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2016 (Narrative date)

Sex trafficking is a form of modern slavery that exists throughout the United States. Traffickers use violence, threats, lies, debt bondage and other forms of coercion to compel adults and children to engage in commercial sex acts against their will. The situations that sex trafficking victims face vary, many victims become romantically involved with someone who then forces them into prostitution. Others are lured with false promises of a job, and some are forced to sell sex by members of their own families. Victims of sex trafficking include both foreign nationals and US citizens, with women making up the majority of those trafficked for the purposes of commercial sexual exploitation. In 2015, the most reported venues/industries for sex trafficking included commercial-front brothels, hotel/motel-based trafficking, online advertisements with unknown locations, residential brothels, and street-based sex trafficking.

Amy was a single mother struggling to provide for her children when she began working in an adult club. On her second night of work she met a man that offered her what she thought was a legitimate job. Once she reached his place of business, however, she was held against her will and subjected to physical and sexual abuse until she agreed to provide sexual services. In this narrative, Amy talks of the importance of training emergency services on how to deal with sex trafficking victims.

I still see this attitude of, "It’s just immigrants," or, "It’s just people in other countries." It happens to U.S. citizens so much more than people are aware.

We need to understand that freedom of movement does not equal freedom of choice. Most of the time, being trapped is something we can’t see. It’s something that the trafficker pinpoints as a vulnerability and is able to use against the victim.

The world of a trafficking victim is constant fear, constant dehumanization, just feeling like you are not even a person anymore. I experienced sex trafficking. I was a single mom trying to finish college, and that was what eventually led me to an adult club. It wasn’t something I was comfortable with, but, feeling pretty desperate, I thought, "Let me just try it, see what happens." The second night was when I met my trafficker. He was giving me what I thought was a legitimate job offer. You know, he said, "Let’s go over to my business." But once I got in there, I was held against my will, and that was the process of beatings and rapes by multiple subjects, and held in there for over 12 hours. And because that process was methodical and designed to break me down, I was very much like a robot. I was going to do what he told me to do. It wasn’t so much that nobody noticed; it was they didn’t know what to look for or what to call it. Sex trafficking is the action of a perpetrator recruiting, transporting, maintaining, harboring through force, fraud, or coercion for the purposes of exploitation.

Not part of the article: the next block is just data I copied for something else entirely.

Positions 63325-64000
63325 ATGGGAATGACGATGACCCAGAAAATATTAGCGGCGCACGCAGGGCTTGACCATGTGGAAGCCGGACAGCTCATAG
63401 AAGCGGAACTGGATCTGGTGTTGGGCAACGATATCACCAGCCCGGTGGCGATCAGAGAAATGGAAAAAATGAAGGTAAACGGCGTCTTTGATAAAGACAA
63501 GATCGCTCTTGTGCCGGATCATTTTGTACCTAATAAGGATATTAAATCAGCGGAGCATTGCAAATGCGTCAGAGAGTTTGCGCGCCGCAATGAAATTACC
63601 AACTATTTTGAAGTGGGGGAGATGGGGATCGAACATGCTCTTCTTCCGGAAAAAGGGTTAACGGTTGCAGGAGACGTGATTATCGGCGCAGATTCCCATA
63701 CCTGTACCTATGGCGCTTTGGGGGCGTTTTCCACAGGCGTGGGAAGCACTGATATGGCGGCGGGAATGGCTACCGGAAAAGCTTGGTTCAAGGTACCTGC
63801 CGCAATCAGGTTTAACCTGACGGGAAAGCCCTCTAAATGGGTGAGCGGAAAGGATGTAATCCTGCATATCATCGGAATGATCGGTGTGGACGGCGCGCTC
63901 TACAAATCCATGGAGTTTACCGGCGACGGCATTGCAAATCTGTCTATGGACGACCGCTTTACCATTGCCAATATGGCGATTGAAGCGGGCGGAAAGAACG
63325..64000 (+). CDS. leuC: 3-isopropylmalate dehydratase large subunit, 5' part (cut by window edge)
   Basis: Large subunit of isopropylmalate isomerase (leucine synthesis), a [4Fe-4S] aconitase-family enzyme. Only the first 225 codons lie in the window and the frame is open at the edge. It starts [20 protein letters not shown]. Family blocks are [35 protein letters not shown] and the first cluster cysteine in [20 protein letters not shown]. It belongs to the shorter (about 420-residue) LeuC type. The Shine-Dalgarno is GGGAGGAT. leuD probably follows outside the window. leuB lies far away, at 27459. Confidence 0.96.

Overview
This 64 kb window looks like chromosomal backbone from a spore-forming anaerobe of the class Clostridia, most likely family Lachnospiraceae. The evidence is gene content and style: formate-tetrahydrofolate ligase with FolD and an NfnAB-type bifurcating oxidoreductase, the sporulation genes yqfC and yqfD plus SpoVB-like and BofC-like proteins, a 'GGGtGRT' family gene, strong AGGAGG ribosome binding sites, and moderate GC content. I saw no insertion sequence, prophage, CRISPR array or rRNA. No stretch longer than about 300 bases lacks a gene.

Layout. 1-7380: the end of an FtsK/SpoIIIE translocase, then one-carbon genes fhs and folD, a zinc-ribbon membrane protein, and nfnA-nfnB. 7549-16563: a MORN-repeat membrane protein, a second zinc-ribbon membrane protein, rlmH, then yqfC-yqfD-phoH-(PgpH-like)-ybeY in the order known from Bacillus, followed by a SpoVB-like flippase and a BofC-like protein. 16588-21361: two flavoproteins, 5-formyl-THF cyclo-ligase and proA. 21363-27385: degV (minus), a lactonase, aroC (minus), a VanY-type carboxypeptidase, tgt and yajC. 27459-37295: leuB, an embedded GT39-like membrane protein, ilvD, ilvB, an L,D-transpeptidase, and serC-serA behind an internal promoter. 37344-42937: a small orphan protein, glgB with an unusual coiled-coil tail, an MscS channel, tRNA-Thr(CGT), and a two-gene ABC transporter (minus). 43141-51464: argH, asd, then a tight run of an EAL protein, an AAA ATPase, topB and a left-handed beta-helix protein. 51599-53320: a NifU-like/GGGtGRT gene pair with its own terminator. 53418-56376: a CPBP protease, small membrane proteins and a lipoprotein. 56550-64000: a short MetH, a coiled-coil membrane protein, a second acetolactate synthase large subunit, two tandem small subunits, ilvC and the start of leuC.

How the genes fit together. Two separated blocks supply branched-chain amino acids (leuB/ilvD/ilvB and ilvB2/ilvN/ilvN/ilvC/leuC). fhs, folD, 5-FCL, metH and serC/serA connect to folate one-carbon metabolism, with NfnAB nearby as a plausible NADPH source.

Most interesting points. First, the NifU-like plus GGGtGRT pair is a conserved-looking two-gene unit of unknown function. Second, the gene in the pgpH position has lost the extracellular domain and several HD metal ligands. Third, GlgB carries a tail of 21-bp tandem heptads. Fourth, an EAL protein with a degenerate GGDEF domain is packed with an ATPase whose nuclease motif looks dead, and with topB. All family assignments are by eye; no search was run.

I came in contact with a lot of law enforcement officials, and they just weren’t trained. Some of them were well-intentioned. What you’re really going to want to look at is other signs that indicate exploitation. I saw this in shelters; medical doctors as well ER—physicians. That’s why training is so important.

Having the resources available, allowing the victim to choose but giving her support to do so, is important

Having a long‐term support system of people who have been there, now, for years, has been why I’ve been able to do as well as I’ve done. It’s that long term that’s important.

I never thought that what I went through would be useful. The courts have found, when they have taken any cases... Now I’m in my last year of law school and enjoying being a mom and helping train law enforcement and using negative experiences that I’ve been through to put it to something useful.


Courtesy of the Office for Victims of Crime